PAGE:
“I still think it has that wow factor,” he said. “I like how it strikes a balance between the bitter cocoa and the coffee because of the richness of the mousse.”
So does Baltimore baker Carminantonio Iannaccone, who claims to have invented Tiramisu in 1969 when he was 23.
The dessert’s origins are disputed, but tiramisu is widely believed to have been invented in northern Italy during the 60s. Many attribute the creation to Le Beccherie, a restaurant in Treviso, about 25 miles north of Venice. However, Iannaccone claims the tiramisu sold at Le Beccherie was made by him.
“Though he has no invoices to prove it, he claims that his late brother, Giuseppe, sold tiramisu to Le Beccherie, whose owners passed it off as their own,” Jane Black wrote in a 2007 story for the Washington Post.
Comito, 57, hasn’t met Iannaccone, but finds his story believable.“It makes sense that it would be a 23-year-old,” Comito said. “Pastry is pretty by-the-book, especially in Italy. I would think it would be a younger person putting together layers of flavor in a different way.”
Iannaccone used Marsala to balance the creaminess of the mascarpone and sharpness of the coffee.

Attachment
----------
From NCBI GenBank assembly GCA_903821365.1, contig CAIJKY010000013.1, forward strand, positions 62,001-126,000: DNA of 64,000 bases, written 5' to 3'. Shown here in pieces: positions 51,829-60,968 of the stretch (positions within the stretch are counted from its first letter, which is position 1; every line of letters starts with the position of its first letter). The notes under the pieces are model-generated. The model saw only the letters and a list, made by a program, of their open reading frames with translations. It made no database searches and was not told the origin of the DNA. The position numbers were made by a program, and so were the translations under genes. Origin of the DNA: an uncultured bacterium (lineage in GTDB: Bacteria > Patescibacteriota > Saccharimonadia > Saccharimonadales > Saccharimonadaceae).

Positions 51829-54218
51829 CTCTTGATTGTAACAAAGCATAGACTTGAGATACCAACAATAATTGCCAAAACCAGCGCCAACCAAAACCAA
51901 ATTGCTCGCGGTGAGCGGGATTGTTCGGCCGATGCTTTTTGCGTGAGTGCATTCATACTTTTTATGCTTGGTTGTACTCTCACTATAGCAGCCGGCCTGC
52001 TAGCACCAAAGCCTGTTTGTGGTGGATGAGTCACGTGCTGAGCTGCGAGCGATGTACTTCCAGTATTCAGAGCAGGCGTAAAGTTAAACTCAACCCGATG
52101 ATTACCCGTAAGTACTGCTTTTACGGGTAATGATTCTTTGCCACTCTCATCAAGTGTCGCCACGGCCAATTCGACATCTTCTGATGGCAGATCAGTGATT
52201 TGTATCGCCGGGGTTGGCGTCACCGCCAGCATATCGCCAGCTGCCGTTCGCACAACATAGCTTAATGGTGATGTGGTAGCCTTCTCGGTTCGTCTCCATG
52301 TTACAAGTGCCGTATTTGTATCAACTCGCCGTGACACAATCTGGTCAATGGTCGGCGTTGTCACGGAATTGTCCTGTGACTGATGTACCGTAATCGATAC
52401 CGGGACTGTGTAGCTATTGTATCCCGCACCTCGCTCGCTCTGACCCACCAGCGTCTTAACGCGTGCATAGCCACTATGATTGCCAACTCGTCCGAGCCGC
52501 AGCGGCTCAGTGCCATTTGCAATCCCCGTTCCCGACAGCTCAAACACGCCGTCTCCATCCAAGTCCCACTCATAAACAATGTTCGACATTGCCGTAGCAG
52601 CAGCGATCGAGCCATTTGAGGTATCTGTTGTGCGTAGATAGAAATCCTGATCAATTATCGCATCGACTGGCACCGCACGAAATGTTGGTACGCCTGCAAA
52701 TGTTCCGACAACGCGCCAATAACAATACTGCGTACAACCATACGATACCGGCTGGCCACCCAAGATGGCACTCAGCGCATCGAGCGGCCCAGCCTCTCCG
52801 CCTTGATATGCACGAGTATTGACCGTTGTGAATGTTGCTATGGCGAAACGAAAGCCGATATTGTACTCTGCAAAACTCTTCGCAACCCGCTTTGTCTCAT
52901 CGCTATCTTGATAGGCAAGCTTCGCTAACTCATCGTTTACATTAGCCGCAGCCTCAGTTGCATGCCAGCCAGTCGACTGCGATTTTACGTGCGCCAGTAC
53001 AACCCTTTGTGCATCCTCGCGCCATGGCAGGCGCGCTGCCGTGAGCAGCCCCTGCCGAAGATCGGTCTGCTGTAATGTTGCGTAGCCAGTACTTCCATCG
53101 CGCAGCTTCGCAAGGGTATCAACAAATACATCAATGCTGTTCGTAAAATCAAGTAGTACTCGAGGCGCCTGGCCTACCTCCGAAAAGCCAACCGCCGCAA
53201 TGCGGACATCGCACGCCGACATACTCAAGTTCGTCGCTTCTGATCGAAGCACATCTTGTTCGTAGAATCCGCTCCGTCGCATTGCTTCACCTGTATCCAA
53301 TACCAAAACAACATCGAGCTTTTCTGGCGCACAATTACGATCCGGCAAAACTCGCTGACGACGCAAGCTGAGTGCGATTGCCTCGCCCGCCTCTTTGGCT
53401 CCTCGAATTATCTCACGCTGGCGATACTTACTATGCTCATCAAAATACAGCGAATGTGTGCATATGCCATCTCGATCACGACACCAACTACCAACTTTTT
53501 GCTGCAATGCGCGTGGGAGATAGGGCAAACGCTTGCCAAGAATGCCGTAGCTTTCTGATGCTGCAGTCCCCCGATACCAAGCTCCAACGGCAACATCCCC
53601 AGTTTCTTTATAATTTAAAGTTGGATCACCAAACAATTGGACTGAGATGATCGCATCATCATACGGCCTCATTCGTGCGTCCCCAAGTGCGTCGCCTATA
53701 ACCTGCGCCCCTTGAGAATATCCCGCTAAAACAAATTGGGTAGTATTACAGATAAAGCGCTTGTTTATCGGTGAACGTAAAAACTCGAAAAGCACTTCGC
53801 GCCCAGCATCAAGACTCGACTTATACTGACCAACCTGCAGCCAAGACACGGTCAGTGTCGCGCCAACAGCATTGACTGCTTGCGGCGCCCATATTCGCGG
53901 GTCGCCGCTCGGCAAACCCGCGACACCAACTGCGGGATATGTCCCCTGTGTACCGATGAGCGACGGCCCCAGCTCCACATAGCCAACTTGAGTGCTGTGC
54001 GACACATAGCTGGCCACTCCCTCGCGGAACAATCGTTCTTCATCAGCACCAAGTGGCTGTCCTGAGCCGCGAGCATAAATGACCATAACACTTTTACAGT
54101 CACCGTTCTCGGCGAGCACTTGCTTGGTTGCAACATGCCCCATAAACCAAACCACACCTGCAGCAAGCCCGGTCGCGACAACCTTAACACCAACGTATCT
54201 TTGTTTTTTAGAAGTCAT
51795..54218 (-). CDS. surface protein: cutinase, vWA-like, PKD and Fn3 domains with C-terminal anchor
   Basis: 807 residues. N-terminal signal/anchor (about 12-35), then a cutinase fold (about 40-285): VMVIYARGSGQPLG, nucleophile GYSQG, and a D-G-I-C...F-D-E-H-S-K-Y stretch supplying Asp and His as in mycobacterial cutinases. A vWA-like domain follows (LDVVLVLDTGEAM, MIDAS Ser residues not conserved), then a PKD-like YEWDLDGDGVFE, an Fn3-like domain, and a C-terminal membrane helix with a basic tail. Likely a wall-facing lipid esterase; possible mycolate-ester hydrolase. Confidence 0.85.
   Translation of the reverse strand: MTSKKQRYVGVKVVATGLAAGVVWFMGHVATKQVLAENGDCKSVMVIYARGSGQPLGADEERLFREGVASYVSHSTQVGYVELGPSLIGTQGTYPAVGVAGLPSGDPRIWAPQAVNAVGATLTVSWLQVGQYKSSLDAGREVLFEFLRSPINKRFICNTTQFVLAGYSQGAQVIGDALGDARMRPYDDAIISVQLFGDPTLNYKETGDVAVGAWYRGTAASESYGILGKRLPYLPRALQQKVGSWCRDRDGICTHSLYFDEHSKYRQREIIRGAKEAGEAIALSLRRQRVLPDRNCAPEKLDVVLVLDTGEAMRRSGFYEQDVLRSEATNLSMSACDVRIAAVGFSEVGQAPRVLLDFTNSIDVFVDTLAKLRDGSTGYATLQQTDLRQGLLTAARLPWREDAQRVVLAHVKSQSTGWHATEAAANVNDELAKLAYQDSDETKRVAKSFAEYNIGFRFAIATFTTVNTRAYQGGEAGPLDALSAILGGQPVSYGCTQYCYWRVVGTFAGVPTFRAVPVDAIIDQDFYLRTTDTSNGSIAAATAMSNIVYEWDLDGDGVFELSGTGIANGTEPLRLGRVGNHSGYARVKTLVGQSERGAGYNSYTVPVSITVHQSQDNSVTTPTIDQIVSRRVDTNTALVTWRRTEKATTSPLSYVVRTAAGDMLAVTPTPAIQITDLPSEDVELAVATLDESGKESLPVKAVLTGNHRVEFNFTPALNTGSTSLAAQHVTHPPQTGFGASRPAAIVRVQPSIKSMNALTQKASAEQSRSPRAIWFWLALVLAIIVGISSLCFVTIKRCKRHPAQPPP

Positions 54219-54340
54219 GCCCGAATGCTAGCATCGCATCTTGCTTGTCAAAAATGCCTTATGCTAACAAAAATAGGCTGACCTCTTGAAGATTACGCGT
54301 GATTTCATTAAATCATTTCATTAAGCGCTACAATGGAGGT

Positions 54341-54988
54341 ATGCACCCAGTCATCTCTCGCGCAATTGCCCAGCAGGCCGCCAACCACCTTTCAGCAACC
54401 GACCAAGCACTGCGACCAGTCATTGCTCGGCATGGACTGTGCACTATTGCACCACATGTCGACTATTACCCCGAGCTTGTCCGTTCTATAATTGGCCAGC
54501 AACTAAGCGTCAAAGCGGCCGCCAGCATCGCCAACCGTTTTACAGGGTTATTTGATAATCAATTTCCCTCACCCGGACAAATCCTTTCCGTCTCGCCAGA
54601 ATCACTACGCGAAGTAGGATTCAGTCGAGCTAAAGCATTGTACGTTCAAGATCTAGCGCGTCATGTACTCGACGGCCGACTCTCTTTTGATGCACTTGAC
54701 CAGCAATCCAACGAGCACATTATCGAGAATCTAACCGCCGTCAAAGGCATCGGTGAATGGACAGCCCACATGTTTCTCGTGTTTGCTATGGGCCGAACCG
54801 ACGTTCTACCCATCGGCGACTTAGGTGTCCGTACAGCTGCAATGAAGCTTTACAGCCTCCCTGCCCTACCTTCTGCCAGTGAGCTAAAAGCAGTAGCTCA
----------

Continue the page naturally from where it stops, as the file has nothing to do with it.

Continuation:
“He says it took him two years to perfect the recipe, which was originally served as an elegant, freestanding cake,” Black wrote.
An all-time favorite
Today, it’s common to assemble the confection in a trifle bowl or other glass dish to show off the layers. Comito likes to make his parfait-style in single-serving glass cups.
His recipe dates to 1997. Comito created his version when he was working in a restaurant on the Oregon Coast.
“It’s one of my wife’s all-time favorites,” he said.
They moved to Spokane in 1999 for his job as executive chef of the former Spokane Country Club, where he made his tiramisu “a lot” for dessert buffets. He worked there for 16 years before joining Nelson and Phelps in April.
Comito has tiramisu on the menu at the group’s north Spokane seafood and steakhouse, The Barrel. Last weekend it sold out.
If he makes his tres leches cake without the milk, he cuts it up – “into croutons, almost,” he said – to focus on his favorite part: the mascarpone filling.
“It’s like a soft, caramelly cream cheese – only 10 times better. I love it,” Comito said. “I always will.”
He isn’t a huge fan of ladyfingers, the elongated, light and sweet biscuits which date to the late 15th century and are traditionally used in tiramisu. On their own, Comito finds them to be “just dry and dead” – even the crunchy ones he makes.
“It’s all about what’s soaked into them,” he said. “They soak up whatever you pair them with.”
Some bakers use shortbread cookies or sweet yeast bread, such as pannettone, instead.
Comito assembles the dish with a layer of mascarpone filling first, followed by a dusting of cocoa powder, sprinkling of chocolate curls and a couple of coffee- and spirit-soaked ladyfingers, broken in half. There’s room to repeat the process one more time before bringing the dish to the table.
Tiramisu is best served cold.
But it’s more of a reward than some sort of revenge – unless, of course, you overindulge.